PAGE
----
An opera buff, Mr. Fodor said he left Boston to come to New York so he could live near Lincoln Center. He said he also wanted to get away from other philosophers.
”When I came down here, there was not much doing in philosophy,” he said. ”People used to ask me what the difference is between New York and Boston when it comes to philosophy, and I would say: ‘In Boston, if you started a philosophical argument it tended to go on until you died. In New York, you talk an hour or two and say it’s very interesting, but I’ve got theater tickets.’ ”
Other Rutgers philosophers who live in New York are Colin McGinn, a professor of mind and language who came from Oxford University in 1990, and Stephen Stich, a philosopher of psychology who came from the University of California, San Diego in 1989.
This philosophical brew has made New York somewhat comparable to Edinburgh in the 18th century, when Adam Smith and David Hume held court there, or Cambridge at the beginning of the 20th century, when G. E. Moore, Bertrand Russell and Ludwig Wittgenstein were there.
”Philosophy is a discipline in which talk is almost as important, maybe more important, than writing,” Mr. Leiter said. ”To cut to the heart of an argument, to see what’s at stake — you can do that anywhere as long as there are other philosophers around.”
Ned Block, a philosopher of mind who came to New York University in 1996 from M.I.T., said, ”I have lunch with somebody nearly every day, and we argue about philosophical things.”
Mr. Devitt compared the gathering of philosophers in New York to the subway series. ”Everything’s in easy reach,” he said. ”You’ve got strong departments having interesting events, which are accessible to everyone in the New York.”
For 30 years now, Princeton University, with its mix of analytic and historically oriented philosophy, has been widely acknowledged to have the best philosophy department in the country. But Mr. Leiter gives the No. 2 spot to N.Y.U., which has long had eminent philosophers, including Thomas Nagel, a philosopher of consciousness; Ronald Dworkin, who studies legal and political philosophy; and Frances Kamm, a moral philosopher. In 1996, the university lured Kit Fine, one of the world’s leading logicians and metaphysicians, from the University of California at Los Angeles; Mr. Fine said he had previously turned down a chair at Oxford. And last year the university hired Christopher Peacocke, a metaphysician and philosopher of mind, away from Oxford.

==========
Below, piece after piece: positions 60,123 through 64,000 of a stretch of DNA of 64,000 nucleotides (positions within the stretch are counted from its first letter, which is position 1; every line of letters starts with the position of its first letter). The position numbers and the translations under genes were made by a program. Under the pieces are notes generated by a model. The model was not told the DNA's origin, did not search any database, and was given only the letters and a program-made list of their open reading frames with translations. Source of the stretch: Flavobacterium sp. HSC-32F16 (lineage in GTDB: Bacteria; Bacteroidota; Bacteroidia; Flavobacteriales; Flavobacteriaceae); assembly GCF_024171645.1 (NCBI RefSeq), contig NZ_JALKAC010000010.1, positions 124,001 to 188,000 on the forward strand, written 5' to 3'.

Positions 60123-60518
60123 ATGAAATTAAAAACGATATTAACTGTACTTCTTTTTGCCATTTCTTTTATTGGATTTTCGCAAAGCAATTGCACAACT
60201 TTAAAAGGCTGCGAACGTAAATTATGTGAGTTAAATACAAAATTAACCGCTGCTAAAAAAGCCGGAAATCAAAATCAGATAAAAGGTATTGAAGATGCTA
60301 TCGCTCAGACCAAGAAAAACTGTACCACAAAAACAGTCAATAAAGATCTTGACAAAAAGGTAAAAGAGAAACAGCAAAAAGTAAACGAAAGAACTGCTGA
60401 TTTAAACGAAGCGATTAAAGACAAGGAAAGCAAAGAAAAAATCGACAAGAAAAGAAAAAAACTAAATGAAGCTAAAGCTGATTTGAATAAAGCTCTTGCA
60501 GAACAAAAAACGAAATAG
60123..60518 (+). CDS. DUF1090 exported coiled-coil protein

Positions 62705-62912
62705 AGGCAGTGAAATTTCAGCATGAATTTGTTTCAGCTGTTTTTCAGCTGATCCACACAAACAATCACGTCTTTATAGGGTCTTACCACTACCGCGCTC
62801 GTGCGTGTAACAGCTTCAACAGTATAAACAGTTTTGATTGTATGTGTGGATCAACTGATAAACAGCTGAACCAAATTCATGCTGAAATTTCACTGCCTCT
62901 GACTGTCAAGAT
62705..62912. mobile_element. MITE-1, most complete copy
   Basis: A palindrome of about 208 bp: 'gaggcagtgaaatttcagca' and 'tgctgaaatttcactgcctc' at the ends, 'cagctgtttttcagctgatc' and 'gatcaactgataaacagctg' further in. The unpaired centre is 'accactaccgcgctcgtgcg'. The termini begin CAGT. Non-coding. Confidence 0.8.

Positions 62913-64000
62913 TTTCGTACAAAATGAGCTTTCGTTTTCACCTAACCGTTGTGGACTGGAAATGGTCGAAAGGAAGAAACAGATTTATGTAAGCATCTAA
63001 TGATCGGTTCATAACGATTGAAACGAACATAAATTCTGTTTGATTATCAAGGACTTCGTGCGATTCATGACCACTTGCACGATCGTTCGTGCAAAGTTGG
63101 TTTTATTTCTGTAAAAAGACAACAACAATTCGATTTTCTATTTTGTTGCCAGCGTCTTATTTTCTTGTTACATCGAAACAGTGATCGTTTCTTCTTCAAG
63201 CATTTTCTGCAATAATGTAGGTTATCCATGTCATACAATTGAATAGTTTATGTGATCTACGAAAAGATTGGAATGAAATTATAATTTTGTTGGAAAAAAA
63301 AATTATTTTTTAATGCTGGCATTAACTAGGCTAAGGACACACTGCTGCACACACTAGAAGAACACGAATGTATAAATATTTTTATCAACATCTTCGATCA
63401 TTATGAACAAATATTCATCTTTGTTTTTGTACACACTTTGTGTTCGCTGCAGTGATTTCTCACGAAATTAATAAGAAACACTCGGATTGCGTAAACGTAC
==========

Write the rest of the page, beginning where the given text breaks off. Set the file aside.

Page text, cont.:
Mr. Leiter awards Rutgers an overall ranking of 3; Harvard is No. 6. No. 8 is Columbia University’s department, which has regained some of its luster after years of internal squabbling. Last year, for instance, it hired Philip Kitcher, a leading philosopher of science, away from the University of California at San Diego, along with his wife, Patricia, a Kant expert.
Until 1996, the Graduate Center of the City University was No. 14 in the rankings, but then it lost two of its stars, Hartry Field, a philosopher of metaphysics, language and mathematics, and Stephen Schiffer, a philosopher of language, to N.Y.U.
”CUNY dropped off the edge of the earth,” Mr. Leiter said. In 1999 CUNY hired Mr. Devitt from the University of Maryland at College Park. And last fall it got Paul Horwich, a philosopher of science and language, who said he turned down a job at Yale to come to the Graduate Center from University College, London. ”The gravitational attraction of New York was just too much for me,” Mr. Horwich said. CUNY is now gaining ground again, at No. 27.